due to adsorbent-adsorbate interaction, was also applied to fit the experimental data. The linearized Temkin model can be described by equation (7). RT RT θ = -------- lnKo + -------- lnCd ΔQ ΔQ

(7)

where is the fraction coverage (q=q/XL), R is the universal gas constant (8.314 J mol-1 K-1), T is the temperature (K), ∆Q is the variation of adsorption energy (kJ mol-1), and K0 is the Temkin equilibrium constant (l mg-1). The ΔQ and the Ko values calculated from the Temkin isotherm for dye adsorption in the hydrogels are given in Table 9. The variation of adsorption energy (∆Q) is positive for all dyes and indicating that the adsorption is exothermic. This result indicates a weak interaction between adsorbent and adsorbate supporting a mechanism of electrostatic forces [36,37]. Temperature Effect on Adsorption To determine the effect of temperature on adsorption, 0.1 g of dry polymer was placed in dye solutions at a concentration of 25 mg l-1 and maintained for 24 hours at 25, 30, 35, 40 and 45 oC. In addition, the amount of the dye adsorbed onto

Table 8. Maximum adsorption capacities for the dyes on different adsorbents Adsorbent

Adsorbate

Sulfonated phenolic resin Starch-g-acrylic acid copolymer 1 Starch-g-acrylic acid copolymer 2 PET depolymerization products

Safranine

Poly(AAm-co-AAc)

Safranine

Bentonite Zeolit Sepiolite Polymethacrylic acid Amidoxime PAN-g-cotton fabrics AMPS/CTA-cotton

Safranine Safranine

Methylene Blue Methylene Blue Methylene Blue Methylene Blue Methylene Blue Methylene Blue

Acrylamide/Itaconic acid Nile Blue Sulfonated phenolic resin

Nil Blue

Acrylamide/Mesaconic acid

Nil Blue

Acrylamide/Maleic acid

Nil Blue

P(AAm-co-AcA)

Safranine Nil Blue Methylene Blue

Maximum adsorption capacity (mg g-1) 103 116.5 204 29 (μmol/repeating unit) 3834 108 50 52 150 22.27 43.9 (μmol/repeating unit) 513.1 (μmol/repeating unit) 593.3 107 (mol g-1) 6.26·10-6 (μmol/repeating unit) 593.3 24.02 16.86 39.59

Reference 29 30 11 12

13 32 13 14 33

34 29 8 6 This study

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Table 9. Parameters for dye adsorption derived from Temkin model Hydrogel P(AAm-co-MeA) P(AAm-co-AcA) P(HEMA-co-MeA) P(HEMA-co-AcA)

ΔQ (kJ mol-1) 56.39 13.39 42.72 30.21

Safranine Ko (l mg-1) 1.28 3.05 1.34 1.49

R 0.987 0.993 0.978 0.972

ΔQ (kJ mol-1) 24.46 8.40 19.20 14.84

Nile Blue Ko (l mg-1) 1.07 2.39 1.60 1.53

R 0.975 0.975 0.977 0.973

Methylene Blue ΔQ Ko (kJ mol-1) (l mg-1) 45.88 1.40 19.06 2.25 19.21 2.36 12.20 2.32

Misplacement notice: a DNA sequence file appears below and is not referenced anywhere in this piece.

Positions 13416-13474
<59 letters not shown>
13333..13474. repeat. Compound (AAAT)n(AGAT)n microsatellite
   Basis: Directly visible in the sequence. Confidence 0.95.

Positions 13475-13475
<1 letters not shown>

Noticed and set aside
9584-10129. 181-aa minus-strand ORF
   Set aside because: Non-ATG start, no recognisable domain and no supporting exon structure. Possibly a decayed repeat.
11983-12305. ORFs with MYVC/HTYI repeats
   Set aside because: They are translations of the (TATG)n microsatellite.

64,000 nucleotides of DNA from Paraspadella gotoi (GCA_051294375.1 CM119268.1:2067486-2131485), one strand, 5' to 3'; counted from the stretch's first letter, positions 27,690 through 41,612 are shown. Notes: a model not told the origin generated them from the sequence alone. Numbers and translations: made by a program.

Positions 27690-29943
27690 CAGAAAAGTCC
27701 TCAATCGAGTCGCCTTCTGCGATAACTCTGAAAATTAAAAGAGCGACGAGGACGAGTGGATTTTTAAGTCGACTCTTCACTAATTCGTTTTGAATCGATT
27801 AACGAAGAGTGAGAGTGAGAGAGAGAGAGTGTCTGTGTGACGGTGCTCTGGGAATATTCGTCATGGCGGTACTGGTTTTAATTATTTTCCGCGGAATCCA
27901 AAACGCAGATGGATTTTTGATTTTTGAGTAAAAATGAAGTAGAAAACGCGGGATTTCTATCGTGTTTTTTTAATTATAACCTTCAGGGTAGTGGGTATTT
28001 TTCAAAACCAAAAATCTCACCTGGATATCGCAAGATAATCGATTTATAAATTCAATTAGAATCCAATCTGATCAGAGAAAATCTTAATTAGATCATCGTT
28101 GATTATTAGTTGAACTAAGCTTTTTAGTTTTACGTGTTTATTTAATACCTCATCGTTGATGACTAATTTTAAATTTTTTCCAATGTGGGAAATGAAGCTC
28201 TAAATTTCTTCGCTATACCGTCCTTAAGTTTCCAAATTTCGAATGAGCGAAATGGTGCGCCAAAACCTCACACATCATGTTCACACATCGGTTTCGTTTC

R 0.988 0.970 0.960 0.978

Figure 8. Effect of temperature on dye adsorption onto hydrogels; □; Nile blue, ○; Safranine, △; methylene blue.

the hydrogels at each temperature was calculated. Figure 8 includes the curves that show the variation in the adsorbed amount versus temperature. The amount of dye adsorbed on the hydrogels did not vary significantly within the temperature range that was examined. Thus, the temperature had no significant effect on the amount of dye adsorbed by the hydrogels within this range. The study concluded that the relevant AAm- and HEMAbased copolymeric hydrogels can be used to eliminate environmental pollution caused by dyes.

Conclusion In this work, we investigated the removal of cationic dyes such as safranine, nile blue and methylene blue from aqueous solutions using AAm- or HEMA- based anionic hydrogels. 1. Neutral PAAm or PHEMA hydrogels do not interact with the dye molecules, and adsorption of the dye molecules with the mesaconic and aconitic acid comonomers added to the hydrogels is achieved. 2. AAm- based anionic hydrogels adsorb better the dye molecules than HEMA- based anionic hydrogels. 3. As the number of -COOH groups in the hydrogels increases, the amount of adsorbed material increases. 4. The temperature does not have a significant effect on the

amount of dye adsorbed by the hydrogels within this range. 5. Dye adsorption onto the hydrogels was determined to be an L type Giles adsorption isotherm. 6. The mass of adsorbents for removal of 50 % of dyes from a hypothetical solution (50 mg l-1) were 0.6-1.6 g l-1 for AAm- based hydrogels, and 3.0-9.0 g l-1 for HEMA-based hydrogels. 7. It has been determined that the anionic hydrogels will provide dye removal at low cost. As a result, it can be said that the AAm- or HEMA- based anionic hydrogels can be used effectivelly for the removal of the dyes from aqueous solutions. In particularly, the P(AAmco-AcA) can be used as cheap and useful adsorbent for dye removal process.